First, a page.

I wonder whether anyone has researched whether in fact Ryanair has a robust public relations department and/or whether its CEO is willing to listen to senior-level PR counsel on reputation management. I suspect not. As you say, this ad is the result of “management, marketing or advertising” decisions, not PR.

    If the ad’s questionably clothed model somehow caused a low-fare plane to crash (the pilot looking at it during flight?!), hurting or killing passengers, that might constitute a “PR Disaster.” Otherwise, I just don’t see why this iteration would be any more offensive than ones by Hooters restaurant chain (not sure if that lovely slice of Americana has been imposed on your sensibilities). I don’t eat at Hooters; there are so many other reasonably priced restaurants to choose from that don’t have scantily clad females as servers, so I have no compelling reason to go to one. Likewise, I may not “appreciate” the Ryanair ad, but if I needed or wanted a cheap flight across the pond, it wouldn’t be off-putting enough to dissaude me (it’s just not that big enough deal). The recent Target ad (that caused the recent blogosphere eruption…OK, that one was about a blogger being *ignored*) leaves me with the same response.

    When it comes to the “big issues” that really do have to do with reputation management, what is Ryanair’s ongoing track record on things like flight times, carbon footprint and access for persons with disabilities? I would say those things fall far more into the realm of “public relations,” vis-a-vis stakeholders and affected publics, than does this one ad campaign.

  5. Judy – agreed. I recall there was a PR Week profile on the in-house guy at Ryanair about a year ago. He was very much a marketing person and so would advocate PR as press agentry. But I think if you tried to do otherwise within such a culture, you wouldn’t last long.

    We actually had a case study based on Ryanair for the CIPR Diploma a couple of years ago. I was sorry it was changed to a fictional organisation as for me, the interesting thing about Ryanair is its uncompromising culture. You would be hard pressed to advocate symmetric or relationship models of practice there. So that makes it interesting from a PR perspective – what type of campaigns can you devise to address issues within such environments, and how do you cope with professional PR pressures to be ethical when being effective may actually mean offending some people?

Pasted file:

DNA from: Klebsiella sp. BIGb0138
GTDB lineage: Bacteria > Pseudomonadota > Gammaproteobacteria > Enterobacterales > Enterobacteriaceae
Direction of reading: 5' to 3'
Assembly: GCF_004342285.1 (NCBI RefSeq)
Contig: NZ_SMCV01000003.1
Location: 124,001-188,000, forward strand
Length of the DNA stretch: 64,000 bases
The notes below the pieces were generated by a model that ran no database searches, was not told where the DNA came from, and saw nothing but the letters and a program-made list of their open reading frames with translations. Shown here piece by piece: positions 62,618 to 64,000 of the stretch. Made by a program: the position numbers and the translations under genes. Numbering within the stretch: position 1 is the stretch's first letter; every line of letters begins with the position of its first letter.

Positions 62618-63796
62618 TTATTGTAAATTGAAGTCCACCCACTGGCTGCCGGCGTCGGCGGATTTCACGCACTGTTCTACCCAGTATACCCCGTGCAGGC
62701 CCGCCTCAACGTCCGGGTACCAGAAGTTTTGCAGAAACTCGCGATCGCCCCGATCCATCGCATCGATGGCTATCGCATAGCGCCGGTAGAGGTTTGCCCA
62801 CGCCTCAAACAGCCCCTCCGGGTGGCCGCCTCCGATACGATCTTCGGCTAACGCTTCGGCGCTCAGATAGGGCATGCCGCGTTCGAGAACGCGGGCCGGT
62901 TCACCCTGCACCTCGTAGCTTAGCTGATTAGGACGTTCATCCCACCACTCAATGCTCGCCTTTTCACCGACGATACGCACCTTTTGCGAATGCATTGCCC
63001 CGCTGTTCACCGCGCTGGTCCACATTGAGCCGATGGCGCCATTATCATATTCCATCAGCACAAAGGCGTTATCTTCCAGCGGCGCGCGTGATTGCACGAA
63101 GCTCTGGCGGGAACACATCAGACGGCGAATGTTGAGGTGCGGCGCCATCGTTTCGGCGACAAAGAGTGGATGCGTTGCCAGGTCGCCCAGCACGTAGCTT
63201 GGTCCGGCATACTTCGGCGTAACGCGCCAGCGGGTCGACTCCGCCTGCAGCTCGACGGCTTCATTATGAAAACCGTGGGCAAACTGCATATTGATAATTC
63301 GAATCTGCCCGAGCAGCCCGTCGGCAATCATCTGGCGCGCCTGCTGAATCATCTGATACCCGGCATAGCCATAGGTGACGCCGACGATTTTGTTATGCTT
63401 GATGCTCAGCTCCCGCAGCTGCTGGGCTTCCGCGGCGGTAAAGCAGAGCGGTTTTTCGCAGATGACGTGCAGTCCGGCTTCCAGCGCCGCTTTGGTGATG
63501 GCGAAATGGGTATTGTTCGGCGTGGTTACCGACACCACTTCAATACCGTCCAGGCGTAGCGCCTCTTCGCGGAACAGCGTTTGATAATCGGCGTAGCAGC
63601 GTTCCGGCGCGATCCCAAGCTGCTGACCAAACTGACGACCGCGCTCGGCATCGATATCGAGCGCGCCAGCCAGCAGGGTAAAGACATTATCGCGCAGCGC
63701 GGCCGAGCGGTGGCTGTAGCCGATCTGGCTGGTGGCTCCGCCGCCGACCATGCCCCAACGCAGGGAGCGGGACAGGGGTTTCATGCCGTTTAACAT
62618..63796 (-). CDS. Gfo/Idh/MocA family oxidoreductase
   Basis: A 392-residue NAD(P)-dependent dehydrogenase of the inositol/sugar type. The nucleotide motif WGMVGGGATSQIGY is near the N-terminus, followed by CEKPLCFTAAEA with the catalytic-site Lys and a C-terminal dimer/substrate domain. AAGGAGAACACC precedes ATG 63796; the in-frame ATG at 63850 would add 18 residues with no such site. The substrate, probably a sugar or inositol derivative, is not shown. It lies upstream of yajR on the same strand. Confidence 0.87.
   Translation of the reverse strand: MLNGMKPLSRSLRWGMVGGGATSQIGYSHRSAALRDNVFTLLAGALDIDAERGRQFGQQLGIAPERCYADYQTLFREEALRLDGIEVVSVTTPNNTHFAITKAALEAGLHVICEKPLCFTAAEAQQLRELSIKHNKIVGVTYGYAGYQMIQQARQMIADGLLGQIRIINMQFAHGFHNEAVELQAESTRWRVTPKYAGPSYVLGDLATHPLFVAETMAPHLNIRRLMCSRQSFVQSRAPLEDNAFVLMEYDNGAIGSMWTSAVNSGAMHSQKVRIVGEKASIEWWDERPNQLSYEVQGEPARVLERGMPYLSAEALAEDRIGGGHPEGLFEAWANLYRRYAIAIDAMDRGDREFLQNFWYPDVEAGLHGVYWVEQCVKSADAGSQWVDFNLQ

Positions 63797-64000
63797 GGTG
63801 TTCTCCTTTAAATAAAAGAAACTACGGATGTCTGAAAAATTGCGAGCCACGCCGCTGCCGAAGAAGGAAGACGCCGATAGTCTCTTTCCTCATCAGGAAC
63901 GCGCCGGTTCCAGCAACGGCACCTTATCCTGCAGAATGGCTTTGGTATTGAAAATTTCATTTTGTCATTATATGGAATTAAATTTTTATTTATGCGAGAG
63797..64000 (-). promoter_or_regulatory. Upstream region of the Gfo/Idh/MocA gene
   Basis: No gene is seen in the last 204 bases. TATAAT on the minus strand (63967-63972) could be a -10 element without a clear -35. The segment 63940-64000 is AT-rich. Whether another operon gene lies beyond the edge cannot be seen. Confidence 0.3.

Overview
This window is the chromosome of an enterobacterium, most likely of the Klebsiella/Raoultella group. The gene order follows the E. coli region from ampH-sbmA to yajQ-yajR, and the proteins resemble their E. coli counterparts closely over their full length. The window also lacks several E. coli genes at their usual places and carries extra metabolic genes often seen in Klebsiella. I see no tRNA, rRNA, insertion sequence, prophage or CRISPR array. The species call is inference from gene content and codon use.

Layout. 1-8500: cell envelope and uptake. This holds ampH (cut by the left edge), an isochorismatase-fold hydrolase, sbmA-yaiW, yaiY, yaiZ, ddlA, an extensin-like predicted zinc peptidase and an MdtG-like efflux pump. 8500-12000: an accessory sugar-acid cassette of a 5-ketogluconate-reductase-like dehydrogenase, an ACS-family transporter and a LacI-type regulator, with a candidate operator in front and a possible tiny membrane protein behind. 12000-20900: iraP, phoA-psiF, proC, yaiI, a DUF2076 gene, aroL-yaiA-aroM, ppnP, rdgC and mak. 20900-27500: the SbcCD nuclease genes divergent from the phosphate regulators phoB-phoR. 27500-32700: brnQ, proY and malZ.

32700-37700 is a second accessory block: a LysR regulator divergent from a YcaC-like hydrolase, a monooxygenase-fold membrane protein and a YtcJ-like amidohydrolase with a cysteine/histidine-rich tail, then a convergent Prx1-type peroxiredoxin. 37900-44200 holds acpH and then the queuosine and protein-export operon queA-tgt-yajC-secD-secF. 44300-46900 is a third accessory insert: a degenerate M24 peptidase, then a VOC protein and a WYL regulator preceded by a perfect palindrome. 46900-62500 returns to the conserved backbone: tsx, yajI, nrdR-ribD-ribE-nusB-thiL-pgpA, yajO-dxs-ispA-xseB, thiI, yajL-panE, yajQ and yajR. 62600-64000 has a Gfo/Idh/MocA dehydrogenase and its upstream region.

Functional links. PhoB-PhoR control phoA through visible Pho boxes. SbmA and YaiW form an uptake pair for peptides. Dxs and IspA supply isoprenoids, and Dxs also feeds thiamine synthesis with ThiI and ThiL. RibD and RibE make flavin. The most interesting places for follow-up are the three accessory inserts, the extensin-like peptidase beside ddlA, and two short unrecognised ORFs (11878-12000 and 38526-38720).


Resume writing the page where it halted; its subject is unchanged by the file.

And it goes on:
Sadly as a fictional organisations, the candidates were free to amend the culture of the organisation away from deadling with the type of issues that do confront practitioners in many organisations. If I personally dislike something do I shut up, put up a fight or just leave?

  6. This is very hot information. I’ll share it on Digg.

  7. Juliet says:

    I’m an advertising student and currently working on an essay which talks about Ryanair’s Advertising.
    My question is:
    with this kind of awful adverts, Does people see Ryanair as a trustworthy airline?


  8. Juliet – thanks for stopping by. Good question, but I suggest you check out the success of Ryanair as your answer. I don’t think the DIY adverts have harmed Ryanair at all and they are consistent with the brand – so what’s the problem? It would be totally out of the character of Ryanair to be spending lots of money on fancy adverts – and many of those that win awards don’t actually deliver return on the investment. Besides, it was the “awful adverts” that got lots of free coverage on the BBC – something money can’t buy.

  9. airobserver says:

    O’Leary already declared that there is no bad advertizing for its company. and it’s true. I mean, this firm only communicate on one thing: its low fares. So as far as the company will mangage to offer the cheapest price, there wld be no bad advertising. 90% of people declares that they chose to book their ticket mainly regarding to the price.
    I just wrote an article, maybe you’ll find some information about O’Leary PR strategy.
    Ryanair PR Strategy scrutinized